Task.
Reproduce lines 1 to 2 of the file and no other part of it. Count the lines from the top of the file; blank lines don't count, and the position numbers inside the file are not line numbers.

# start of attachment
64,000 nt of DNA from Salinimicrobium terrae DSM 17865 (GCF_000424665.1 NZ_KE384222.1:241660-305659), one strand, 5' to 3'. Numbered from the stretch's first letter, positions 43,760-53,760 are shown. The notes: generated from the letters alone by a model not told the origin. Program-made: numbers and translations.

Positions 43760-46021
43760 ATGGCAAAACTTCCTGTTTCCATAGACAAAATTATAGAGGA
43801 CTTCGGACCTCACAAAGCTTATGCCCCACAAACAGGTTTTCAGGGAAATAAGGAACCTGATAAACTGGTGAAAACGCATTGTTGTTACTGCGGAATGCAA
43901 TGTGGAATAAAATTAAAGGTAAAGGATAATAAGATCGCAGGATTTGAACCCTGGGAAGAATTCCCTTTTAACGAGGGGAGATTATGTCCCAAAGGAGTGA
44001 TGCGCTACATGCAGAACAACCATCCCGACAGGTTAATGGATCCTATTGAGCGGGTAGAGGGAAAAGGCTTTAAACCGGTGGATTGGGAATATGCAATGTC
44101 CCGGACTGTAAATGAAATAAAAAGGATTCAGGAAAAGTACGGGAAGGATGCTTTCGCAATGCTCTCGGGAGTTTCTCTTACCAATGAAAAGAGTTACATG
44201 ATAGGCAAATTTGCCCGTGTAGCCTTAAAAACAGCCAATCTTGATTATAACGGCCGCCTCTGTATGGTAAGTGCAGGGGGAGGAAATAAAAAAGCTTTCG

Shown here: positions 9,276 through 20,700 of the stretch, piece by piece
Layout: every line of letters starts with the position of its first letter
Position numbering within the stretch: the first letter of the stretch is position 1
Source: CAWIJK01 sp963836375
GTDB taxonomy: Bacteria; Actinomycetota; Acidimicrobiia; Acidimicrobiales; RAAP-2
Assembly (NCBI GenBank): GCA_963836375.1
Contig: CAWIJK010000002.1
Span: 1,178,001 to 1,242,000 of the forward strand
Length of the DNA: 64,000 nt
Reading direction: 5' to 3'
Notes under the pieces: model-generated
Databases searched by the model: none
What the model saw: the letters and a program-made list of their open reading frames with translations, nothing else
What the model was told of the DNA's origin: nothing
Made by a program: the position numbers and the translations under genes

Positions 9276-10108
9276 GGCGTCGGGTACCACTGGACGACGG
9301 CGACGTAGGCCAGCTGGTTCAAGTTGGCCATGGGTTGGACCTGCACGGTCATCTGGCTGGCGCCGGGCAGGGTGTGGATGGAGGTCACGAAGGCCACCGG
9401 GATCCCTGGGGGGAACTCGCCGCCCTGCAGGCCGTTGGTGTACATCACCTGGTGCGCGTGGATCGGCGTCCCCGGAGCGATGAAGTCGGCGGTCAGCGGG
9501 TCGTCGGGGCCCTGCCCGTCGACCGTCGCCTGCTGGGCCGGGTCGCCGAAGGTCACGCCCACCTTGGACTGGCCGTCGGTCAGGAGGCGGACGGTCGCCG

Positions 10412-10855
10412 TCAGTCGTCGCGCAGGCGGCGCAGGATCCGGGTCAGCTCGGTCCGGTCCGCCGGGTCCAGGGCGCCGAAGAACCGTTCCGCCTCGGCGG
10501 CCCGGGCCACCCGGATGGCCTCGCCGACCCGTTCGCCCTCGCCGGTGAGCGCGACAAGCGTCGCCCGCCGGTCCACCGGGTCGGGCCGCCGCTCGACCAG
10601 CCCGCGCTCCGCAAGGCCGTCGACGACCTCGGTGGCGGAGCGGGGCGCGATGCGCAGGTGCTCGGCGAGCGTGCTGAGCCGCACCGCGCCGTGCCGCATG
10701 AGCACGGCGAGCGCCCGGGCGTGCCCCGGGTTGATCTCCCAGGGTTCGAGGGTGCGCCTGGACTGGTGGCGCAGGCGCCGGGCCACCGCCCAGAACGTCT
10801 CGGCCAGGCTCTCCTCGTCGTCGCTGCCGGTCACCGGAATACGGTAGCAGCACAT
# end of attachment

64,000 nt of DNA from Salinimicrobium terrae DSM 17865 (GCF_000424665.1 NZ_KE384222.1:241660-305659), one strand, 5' to 3'. Numbered from the stretch's first letter, positions 43,760-53,760 are shown. The notes: generated from the letters alone by a model not told the origin. Program-made: numbers and translations.

Positions 43760-46021